**2.6. Cluster Hubble diagram**

One of the major uses to which the thermal SZ effect has been put is that of determining the Hubble constant. In its simplest form, the method is to compare the X-ray surface brightness and the thermal SZ effect at the centre of a cluster

(32a) (32b) |

where *r*_{c} is some measure of the scale of the cluster
(often the core radius of the best-fitting isothermal
model), and the
constants of proportionality include factors from the shapes of the
distributions of electron density and electron temperature. The X-ray
emissivity of the gas, (*T*_{gas}), is here taken to be a
constant over the atmosphere, assuming that the cluster is isothermal
and has a constant metal abundance. Then the combination

(33) |

and a measure of the angular size of the cluster,
_{c},
can be compared with the linear size, *r*_{c}, to derive
the angular diameter distance of the cluster

(34) |

An example of the application of this method is given in Sec. 3, but it is clear from eq. (33) that errors in the SZ effect and X-ray temperature have a major impact on the accuracy of the angular diameter distance that is derived. Although the angular diameter distances derived in this way can be used to construct a "cluster Hubble diagram" of angular diameter distance as a function of redshift (Birkinshaw 1999; Carlstrom et al. 2002), and in principle this diagram could be used to deduce further cosmological parameters than the Hubble constant, the errors on the distance estimates are currently too large to make this possible.

Clearly a major requirement for the use of this method is that the
thermal SZ effect and the X-ray brightness of the cluster are accurately
determined: the dominant error is from the SZ effect, since a 5%
systematic error in the flux density scale of the SZ effect
(Sec. 2.1.1) leads to a 10% error in the
distance scale.
However, if the Hubble constant itself is not of interest, but rather
the intention is to use the Hubble diagram to estimate the density
parameters
(_{m 0},
_{ 0}),
then the absolute
calibration not important -- it represents merely a shift of the
overall distance scale -- and only the shape of the angular diameter
distance/redshift relation is important.

The large-scale model of the cluster gas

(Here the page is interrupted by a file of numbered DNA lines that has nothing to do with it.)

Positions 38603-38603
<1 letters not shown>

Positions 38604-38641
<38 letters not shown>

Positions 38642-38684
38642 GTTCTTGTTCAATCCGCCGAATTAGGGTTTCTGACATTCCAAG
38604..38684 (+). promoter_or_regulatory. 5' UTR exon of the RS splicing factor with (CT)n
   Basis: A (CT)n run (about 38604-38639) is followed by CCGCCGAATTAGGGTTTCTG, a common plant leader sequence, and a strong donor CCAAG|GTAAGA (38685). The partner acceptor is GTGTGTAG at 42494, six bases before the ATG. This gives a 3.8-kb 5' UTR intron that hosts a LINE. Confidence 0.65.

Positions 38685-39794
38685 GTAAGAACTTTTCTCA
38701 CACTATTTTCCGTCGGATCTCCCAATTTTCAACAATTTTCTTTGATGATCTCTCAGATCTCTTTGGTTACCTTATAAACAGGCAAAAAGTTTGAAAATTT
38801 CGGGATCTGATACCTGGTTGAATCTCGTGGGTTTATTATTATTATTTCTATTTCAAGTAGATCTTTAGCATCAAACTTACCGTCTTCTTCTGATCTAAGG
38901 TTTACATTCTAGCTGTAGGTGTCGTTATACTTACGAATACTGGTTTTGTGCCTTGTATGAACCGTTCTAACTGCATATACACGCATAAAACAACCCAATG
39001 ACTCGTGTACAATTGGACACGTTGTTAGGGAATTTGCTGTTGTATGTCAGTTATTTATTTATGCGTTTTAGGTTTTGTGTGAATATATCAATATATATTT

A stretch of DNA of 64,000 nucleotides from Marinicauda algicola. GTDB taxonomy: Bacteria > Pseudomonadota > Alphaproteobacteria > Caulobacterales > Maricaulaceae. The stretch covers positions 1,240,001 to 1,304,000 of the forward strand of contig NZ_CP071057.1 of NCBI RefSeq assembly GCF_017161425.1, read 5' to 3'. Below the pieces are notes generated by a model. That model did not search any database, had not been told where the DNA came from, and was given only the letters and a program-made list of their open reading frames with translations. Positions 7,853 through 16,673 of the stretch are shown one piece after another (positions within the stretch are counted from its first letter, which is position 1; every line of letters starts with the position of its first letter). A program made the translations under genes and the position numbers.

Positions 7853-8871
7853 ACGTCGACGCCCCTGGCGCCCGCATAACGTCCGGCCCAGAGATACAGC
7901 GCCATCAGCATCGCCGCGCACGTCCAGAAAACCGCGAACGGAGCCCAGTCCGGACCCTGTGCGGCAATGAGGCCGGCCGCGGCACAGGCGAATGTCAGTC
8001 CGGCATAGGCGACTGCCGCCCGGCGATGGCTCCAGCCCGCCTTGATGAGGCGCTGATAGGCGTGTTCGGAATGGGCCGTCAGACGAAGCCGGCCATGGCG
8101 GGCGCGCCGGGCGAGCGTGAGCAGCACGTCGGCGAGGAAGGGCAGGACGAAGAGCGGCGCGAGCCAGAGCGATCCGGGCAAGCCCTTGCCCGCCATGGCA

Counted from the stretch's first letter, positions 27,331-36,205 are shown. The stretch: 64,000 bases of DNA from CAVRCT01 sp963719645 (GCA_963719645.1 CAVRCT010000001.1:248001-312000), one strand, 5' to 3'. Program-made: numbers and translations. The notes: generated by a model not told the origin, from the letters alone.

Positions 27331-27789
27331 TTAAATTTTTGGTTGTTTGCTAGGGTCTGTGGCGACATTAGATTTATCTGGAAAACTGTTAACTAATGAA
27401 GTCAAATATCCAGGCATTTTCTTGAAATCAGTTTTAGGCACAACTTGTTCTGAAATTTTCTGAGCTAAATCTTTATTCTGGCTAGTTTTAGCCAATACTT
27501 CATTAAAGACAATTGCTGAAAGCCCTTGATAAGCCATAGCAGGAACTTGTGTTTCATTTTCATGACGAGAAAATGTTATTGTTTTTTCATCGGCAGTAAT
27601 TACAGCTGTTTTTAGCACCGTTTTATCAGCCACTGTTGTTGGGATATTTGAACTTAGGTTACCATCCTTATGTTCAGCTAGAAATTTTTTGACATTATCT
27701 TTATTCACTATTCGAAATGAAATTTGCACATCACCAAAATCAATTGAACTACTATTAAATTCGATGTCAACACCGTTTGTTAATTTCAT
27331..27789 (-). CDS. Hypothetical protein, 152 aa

(Sec. 2.2.2)
determines the constant of proportionality in eq. (34),
and so it is essential that a correct model is adopted. Since the
X-ray data are sensitive to emission from the inner part of the
cluster, while the SZ data are relatively more sensitive in the outer
regions (because of the different *n*_{e} scalings), a
high-sensitivity X-ray image of the cluster is essential to trace the
gas out to sufficient distance that the model can be used with
confidence.

On the smallest angular scales, below the angular resolution of the X-ray image, the gas may be significantly clumped because of the effects of turbulence induced by galaxies moving at transonic speeds, the dissipation of gas from infalling groups, local heating from low-power radio sources, etc. Such clumping has a significant effect on the constant of proportionality in eq. (34). For example, if the clumping is isothermal, then the clumping factor

(35) |

measures the excess of X-ray emissivity over that obtained from a
smooth density distribution, and the distance inferred by assuming
that the density distribution is smoothed and unclumped is an
underestimate by a factor *C*. Limits to the amount of non-isothermal
clumping can be deduced from the detailed X-ray spectrum of a cluster,
if the spectrum contains enough counts, but limits on the amount of
isothermal clumping can only be based on theoretical considerations
about the dissipation time of the implied overpressure and the rate of
creation of the clumps.

This issue may induce not only a scale error in the Hubble diagram,
and hence an error in the Hubble constant, but could also change the
shape of the diagram if the average dynamical state of the
intracluster medium evolves with time -- perhaps from a clumpy
initial state, just after the atmosphere assembles, into a smoother
and more relaxed state at the present time. Thus the uncritical use of
the cluster Hubble diagram may lead to significant errors in the
estimation of the cosmological parameters
(_{m 0},
_{ 0})
that dictate how the angular diameter distance changes with redshift.

Eq. (34) derives the angular diameter distance for a cluster by comparing its line-of-sight scale with its transverse angular size. If the cluster is non-spherical, then this ratio will not yield the angular diameter distance correctly. However, if a sample of clusters at similar redshifts, with random orientations, is used, then an average over this sample with its various cluster shapes should reduce the error, at the expense of adding substantially to the noise in the distance estimate.

Such an average will not be successful if the set of clusters is biased, and a bias is likely for the faintest clusters since non-spherical atmospheres have higher central surface brightnesses, and so are easier to detect, if their long axes lie close to the line of sight. It is, therefore, important to select a sample of clusters that has no orientation bias. This can be done either by selecting clusters which are far above the surface brightness limit of some finding survey, or by selecting clusters based on an integrated, surface-brightness independent, indicator of cluster properties. An ideal selection would be the integrated thermal SZ effect, since this is a linear indicator of the total electron count in a cluster, and so is orientation independent.